As soon as I came across this film while I was scrolling through Hulu, I knew I had to watch it. I thought this was going to be a gimmicky, Ghost Hunters-style trek through the woods, with a lot of shaky-cam footage and investigators overreacting at the sound of leaves rustling. Instead, Bigfoot Girl was basically a collection of people’s encounters with the notorious cryptid. 

Who is she?

The titular Bigfoot Girl is Kiana Passmore, a Canadian woman who apparently saw Bigfoot for herself while hiking with her father at age 6. Despite being the namesake of the documentary, she is actually not in it that much. Instead, she chooses to spotlight other paranormal investigators and other people who have had experiences. From the parts of the film that she was in, it was clear that she cared a lot about this creature and just wanted to spread information about it. That was really interesting and refreshing.

Was she stalking Bigfoot alone?

No! Kiana also invited a whole team of people. Two of the investigators were heavily featured, and they were fantastic. 

One was James Tyson, a former Royal Canadian Mounted Police member (dressed like a lumberjack) who can also apparently see dead people. Yes, he literally says that he can see dead people and then just moves on as though he said his favorite color was green. Can we please get a novel or movie about ghost hunting Mounties? 

Another was Thomas Sewid, a member of a local First Nations tribe who claims that Bigfoot ran him out of his camp in 2006. This man is a delight. First of all, he calls the creature “Big Fella” instead of Bigfoot, which is great. Second, he is extremely knowledgable about the region and provides a treasure trove of information about the ecology of the area, the history of the region, and about Bigfoot himself. He also responds to many things with the phrase “use your frontal lobe,” which is a sentiment that all paranormal investigators should internalize.

A girl, a believer, and a Mountie medium go to track Bigfoot…

To try and get evidence of Sasquatch’s existence, the team treks back to the site of Mr. Sewid’s encounter and camps there for the night. They set up night vision cameras and leave a big pile of cherries to lure the creatures in, then go to bed.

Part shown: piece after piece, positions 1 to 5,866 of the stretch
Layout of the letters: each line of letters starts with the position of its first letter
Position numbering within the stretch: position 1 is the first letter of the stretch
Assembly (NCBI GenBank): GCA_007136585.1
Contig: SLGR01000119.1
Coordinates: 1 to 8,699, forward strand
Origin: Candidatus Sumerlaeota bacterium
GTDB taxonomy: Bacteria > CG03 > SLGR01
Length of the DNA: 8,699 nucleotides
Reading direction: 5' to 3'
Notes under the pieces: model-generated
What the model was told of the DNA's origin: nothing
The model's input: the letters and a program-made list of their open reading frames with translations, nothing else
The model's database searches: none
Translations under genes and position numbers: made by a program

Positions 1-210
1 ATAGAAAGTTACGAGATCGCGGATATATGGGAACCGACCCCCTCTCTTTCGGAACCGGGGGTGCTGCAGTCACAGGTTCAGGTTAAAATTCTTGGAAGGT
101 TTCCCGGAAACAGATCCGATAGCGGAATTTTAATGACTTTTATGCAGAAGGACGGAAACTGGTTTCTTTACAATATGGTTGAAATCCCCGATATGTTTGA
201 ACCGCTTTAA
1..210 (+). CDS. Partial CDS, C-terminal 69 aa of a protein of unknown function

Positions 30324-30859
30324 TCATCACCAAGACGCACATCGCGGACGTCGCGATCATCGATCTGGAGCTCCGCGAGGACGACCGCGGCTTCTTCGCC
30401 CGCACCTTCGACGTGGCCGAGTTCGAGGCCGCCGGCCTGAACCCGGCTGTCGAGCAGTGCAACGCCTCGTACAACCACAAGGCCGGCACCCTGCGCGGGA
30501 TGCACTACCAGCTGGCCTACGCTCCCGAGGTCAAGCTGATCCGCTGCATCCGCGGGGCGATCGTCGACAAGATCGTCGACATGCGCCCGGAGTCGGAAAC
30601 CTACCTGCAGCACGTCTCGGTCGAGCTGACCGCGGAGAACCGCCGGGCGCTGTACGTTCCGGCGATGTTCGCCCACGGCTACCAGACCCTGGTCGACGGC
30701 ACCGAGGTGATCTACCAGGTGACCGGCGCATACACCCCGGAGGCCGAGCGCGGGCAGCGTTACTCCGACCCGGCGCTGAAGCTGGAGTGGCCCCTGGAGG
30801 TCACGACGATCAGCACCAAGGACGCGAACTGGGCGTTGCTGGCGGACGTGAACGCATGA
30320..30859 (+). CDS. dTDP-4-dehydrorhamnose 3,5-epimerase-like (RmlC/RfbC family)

One thing I loved about this documentary was its honesty. They didn’t play any footage from the night vision cameras and all admitted that they got nothing from them. They also showed that all the cherries were still there. When they went into the forest to try and find footprints, Mr. Sewid easily and eagerly explained away a lot of their proof. Where other movies might BS some evidence for the sake of drama, this one was honest about how they didn’t find anything. 

Okay, was there anything bad about this documentary?

For me, the worst part was when they interviewed a local couple about their Bigfoot experience. In general, the encounter was not very convincing. Adding onto that, the filmmakers added a dramatic representation of the moment, complete with a fake Bigfoot. To me, that was really corny and felt different to the straightforward style of the rest of the documentary. Other than that, though, I loved this movie. 

Final Thoughts 

This documentary was way better than I thought it would be. I loved how it linked Bigfoot with the lore and culture of First Nations and Native American peoples. Furthermore, I just really enjoyed how wholesome it was. Watching this is watching a really passionate group of well-meaning people go chase their dreams and have a good time doing it, even though it doesn’t totally work out. Maybe the real Bigfoot was the friends we made along the way. 

4 out of 5 stars (4 / 5)